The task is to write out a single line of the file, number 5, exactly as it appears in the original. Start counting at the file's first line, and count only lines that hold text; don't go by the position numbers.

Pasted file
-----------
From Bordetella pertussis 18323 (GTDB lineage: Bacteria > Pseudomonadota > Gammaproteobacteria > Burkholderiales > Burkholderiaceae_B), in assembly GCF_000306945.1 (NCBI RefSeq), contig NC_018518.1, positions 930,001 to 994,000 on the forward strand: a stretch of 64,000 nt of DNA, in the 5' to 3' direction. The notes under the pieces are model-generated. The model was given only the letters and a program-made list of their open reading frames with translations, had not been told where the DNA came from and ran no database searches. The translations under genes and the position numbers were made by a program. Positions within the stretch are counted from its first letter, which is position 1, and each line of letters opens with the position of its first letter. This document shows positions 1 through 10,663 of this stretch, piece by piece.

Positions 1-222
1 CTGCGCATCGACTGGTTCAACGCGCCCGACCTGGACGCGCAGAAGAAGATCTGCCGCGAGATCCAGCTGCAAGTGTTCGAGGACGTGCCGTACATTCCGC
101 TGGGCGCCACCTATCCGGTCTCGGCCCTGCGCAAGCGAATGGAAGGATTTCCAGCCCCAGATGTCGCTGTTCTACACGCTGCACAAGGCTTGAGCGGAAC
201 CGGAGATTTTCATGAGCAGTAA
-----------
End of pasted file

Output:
201 CGGAGATTTTCATGAGCAGTAA